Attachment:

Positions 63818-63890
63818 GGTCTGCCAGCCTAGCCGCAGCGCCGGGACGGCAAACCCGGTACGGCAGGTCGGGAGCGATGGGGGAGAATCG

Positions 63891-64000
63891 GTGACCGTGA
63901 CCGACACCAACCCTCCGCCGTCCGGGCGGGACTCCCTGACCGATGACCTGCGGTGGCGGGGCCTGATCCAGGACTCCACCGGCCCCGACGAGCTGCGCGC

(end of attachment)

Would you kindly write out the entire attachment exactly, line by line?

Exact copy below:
Positions 63818-63890
63818 GGTCTGCCAGCCTAGCCGCAGCGCCGGGACGGCAAACCCGGTACGGCAGGTCGGGAGCGATGGGGGAGAATCG

Positions 63891-64000
63891 GTGACCGTGA
63901 CCGACACCAACCCTCCGCCGTCCGGGCGGGACTCCCTGACCGATGACCTGCGGTGGCGGGGCCTGATCCAGGACTCCACCGGCCCCGACGAGCTGCGCGC